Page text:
Yes, I’m back and have been since Friday. No, I don’t know what’s next, other than that my wife and I — Happy Valentine’s Day, honey — are starting divorce proceedings, which my father-in-law, a civil-rights attorney I haven’t met, is handling pro bono. (The biggest laugh line in our vows — “to refrain from any major purchases until the divorce is finalized” — was inserted at his suggestion.)
We’ll be able to start planning our divorce party once we know the court date, which sounds like it will be sometime in April.
Apart from that, the last few days have been filled with transitioning from living out of my car to making my apartment inhabitable, which it really wasn’t before I left. It was just a place where mail and laundry piled up while I rushed from home to gym to office to galleries to whatever la-di-da functions I “covered” for the paper from night to night. Now it’s time to make it a place where I can stand to spend time.
I’ve also gone to my first art events — Laura Lark‘s opening Saturday afternoon, a lecture at the Station Museum of Contemporary Art that night — where I received little, if any, of the scarlet-letter treatment. It may be partly that, as my ex told me, some people think the last two-and-a-half months have been a hoax, which, come to think of it, many people also thought when I first entered the loony bin. But more than that, people want a return to routine; having avoided reading my art coverage when I was at the Houston Chronicle, they want to know where they can avoid reading it now.
It won’t be at the Chronicle, whose editors understandably don’t want any help — even freelance — from me, and don’t seem to want it from anyone. Why should they? They’re not feeling any pressure to bring art writing back, though they have felt compelled — surprise, surprise — to add more executive layers, in keeping with standard Hearst operating procedure: Cut journalists; add bureaucrats. (A Hearst corollary: Continually shrink the paper; continually jack up the price.)
Still, I’ve been working on a couple of freelance writing gigs, which combined pay what a one-hour appointment with a client pays. And I’m holding out a sliver of hope that whatever notoriety an upcoming Texas Monthly story on The Art Guys/Menil Collection tree-acquisition brouhaha generates will lead to my connecting with someone willing to take some kind of chance on me and the wherewithal to throw some non-escorting work my way. But in the meantime, it’s pretty clear which of my marketable skills the market values, and it ain’t art writing.
Among the people I ran into Saturday was Menil curator Toby Kamps. Our exchange was cordial; I didn’t ask if the museum is at work on acquiring this Jack in the Box commercial, which would now fit into its collection all too well:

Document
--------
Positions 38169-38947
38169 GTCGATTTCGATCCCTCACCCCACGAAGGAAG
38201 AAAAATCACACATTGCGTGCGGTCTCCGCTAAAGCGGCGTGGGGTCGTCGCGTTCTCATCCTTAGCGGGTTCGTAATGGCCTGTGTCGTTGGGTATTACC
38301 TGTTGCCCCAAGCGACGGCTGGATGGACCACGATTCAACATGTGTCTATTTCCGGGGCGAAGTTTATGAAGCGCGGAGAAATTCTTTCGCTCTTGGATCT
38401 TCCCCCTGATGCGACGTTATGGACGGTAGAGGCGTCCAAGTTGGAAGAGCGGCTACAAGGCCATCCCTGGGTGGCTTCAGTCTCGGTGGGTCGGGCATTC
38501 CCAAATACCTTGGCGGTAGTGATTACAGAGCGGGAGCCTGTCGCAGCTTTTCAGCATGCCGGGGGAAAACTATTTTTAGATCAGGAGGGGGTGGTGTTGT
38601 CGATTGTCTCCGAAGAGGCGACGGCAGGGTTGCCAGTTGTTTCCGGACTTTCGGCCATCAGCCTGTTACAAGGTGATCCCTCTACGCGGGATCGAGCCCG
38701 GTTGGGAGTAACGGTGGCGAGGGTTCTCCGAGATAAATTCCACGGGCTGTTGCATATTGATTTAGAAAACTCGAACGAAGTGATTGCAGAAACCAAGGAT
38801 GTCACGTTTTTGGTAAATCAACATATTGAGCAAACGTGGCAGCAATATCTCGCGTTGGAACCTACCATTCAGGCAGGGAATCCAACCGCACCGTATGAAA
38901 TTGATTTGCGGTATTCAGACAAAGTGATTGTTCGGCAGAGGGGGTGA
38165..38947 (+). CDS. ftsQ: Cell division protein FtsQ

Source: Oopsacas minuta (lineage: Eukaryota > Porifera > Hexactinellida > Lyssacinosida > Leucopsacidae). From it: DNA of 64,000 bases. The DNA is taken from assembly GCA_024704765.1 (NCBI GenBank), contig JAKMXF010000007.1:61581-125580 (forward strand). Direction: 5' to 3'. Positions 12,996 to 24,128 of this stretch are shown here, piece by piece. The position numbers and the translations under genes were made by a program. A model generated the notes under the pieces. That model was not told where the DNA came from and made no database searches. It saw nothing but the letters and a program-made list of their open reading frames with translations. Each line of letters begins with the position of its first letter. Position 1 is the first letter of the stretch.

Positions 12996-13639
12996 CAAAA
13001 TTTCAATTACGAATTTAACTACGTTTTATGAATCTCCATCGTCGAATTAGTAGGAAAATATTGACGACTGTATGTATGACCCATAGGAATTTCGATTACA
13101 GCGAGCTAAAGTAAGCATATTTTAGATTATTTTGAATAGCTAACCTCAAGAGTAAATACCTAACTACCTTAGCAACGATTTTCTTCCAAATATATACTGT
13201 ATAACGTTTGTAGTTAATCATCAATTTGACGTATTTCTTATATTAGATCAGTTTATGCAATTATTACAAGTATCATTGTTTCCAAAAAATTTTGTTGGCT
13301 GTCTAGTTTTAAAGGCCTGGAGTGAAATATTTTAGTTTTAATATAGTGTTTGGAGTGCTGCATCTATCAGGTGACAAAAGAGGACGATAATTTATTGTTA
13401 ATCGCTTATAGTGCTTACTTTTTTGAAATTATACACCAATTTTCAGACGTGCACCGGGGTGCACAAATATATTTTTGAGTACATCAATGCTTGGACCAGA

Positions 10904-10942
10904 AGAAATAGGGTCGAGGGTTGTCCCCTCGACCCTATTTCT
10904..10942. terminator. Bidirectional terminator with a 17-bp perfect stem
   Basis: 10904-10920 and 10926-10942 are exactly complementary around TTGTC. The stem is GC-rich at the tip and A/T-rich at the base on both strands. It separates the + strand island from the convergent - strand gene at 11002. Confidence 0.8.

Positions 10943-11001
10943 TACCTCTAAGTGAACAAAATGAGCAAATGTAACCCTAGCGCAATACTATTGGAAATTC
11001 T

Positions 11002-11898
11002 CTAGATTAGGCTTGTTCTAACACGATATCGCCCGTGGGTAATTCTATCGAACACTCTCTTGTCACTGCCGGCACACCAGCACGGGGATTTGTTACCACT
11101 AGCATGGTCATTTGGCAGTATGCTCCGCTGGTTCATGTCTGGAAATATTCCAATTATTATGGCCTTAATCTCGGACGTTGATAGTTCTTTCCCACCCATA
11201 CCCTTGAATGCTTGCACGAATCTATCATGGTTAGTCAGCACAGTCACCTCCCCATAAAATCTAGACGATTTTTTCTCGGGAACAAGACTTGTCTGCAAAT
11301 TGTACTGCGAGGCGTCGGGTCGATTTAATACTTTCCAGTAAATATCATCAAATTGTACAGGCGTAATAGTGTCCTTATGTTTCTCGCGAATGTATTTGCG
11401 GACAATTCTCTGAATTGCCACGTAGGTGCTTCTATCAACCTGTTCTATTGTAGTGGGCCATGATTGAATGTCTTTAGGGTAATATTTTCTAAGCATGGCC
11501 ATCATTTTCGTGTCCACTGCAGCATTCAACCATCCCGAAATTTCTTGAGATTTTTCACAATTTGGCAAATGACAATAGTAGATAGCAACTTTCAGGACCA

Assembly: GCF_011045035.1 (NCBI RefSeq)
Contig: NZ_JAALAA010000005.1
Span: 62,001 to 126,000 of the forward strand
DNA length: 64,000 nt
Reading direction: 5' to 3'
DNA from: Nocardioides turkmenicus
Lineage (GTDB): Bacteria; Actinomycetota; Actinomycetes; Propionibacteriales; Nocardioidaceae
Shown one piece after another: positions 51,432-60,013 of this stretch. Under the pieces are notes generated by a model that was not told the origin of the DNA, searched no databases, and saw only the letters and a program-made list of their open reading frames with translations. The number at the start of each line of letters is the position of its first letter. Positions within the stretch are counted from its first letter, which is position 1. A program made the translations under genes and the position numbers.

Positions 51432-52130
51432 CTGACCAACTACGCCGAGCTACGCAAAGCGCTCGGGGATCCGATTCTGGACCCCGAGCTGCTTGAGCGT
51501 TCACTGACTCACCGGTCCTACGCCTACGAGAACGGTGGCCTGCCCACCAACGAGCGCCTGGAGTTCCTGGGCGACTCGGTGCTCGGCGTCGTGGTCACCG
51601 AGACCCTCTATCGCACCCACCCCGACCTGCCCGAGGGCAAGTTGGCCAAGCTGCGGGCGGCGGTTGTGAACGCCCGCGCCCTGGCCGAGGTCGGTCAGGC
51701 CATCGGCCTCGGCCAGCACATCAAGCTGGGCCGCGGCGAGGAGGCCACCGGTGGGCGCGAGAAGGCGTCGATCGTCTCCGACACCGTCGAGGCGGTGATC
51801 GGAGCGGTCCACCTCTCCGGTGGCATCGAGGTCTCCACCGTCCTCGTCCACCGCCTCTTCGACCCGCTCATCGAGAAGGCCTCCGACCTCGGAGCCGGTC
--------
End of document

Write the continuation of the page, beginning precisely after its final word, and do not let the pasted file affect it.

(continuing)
As you may have heard, a Washington legislator cited the commercial in support of his opposition to marriage equality. Expect it to come up again during the inevitable referendum to overturn yesterday’s vote.
As Gary Tinterow, the Museum of Fine Arts, Houston’s new director, settles into the position, it’s understandable that the former Metropolitan Museum of Art curator would take pains not to ruffle any feathers. Still, his introductory videos on the MFAH’s website require parsing, much like this message from my motel:
I get it: Motels can’t just come out and ask guests not to steal the towels and linens, and museum directors need the kind of job security the late Peter C. Marzio enjoyed before they can bluntly say, “We’ll never be the Met,” and “Houston will never be New York,” as Marzio told me on several occasions.
Still, I’m glad I didn’t have a mouthful of coffee when I heard Tinterow say, “The level of quality is absolutely the same between the MFAH and the Metropolitan.”
Ironically, he said this while sitting in the MFAH’s worst gallery, a hodge-podge that mixes a medium-size Elie Nadelman sculpture of a dancing couple (c. 1918-1924) with Claes Oldenburg’s Giant Soft Fan — Ghost Version (1967); one of Frank Stella’s most reductive paintings, Palmito Ranch (1961); and a depressingly mediocre selection of abstract expressionist paintings, including one of the most lackluster Robert Motherwells — just because it’s big doesn’t mean it’s good, folks — and easily the worst Adolph Gottlieb I’ve seen anywhere, an early, sketchy pictograph I can’t find an image of online. Making matters worse, the Nadelman sits on a ginormous table in the middle of the room; the Oldenburg — the only Pop piece in the space — crowds out the best painting in the gallery, Jackson Pollock’s pre-drip The Blue Unconscious (1946), on loan from a private collection; and the bright yellow hard-edge Stella, a significant recent acquisition, is sandwiched between two black-and-white Franz Klines. (Discusing that juxtaposition with me last year, MFAH curator Alison de Lima Greene mentioned the Menil Collection’s recent-ish accession of a Kline knockoff drawing Stella made during his student years, when probably every art student in the country was doing Kline knockoffs. Knowing that background doesn’t make the placement make any more sense.) Topping off the incoherence, a Louis Comfort Tiffany stained-glass window peers in from the adjacent decorative-arts alcove. (Specific pieces may have been rotated out since I hit the road, but this is basically how the gallery always looks, as if the MFAH is determined to put its worst foot forward.)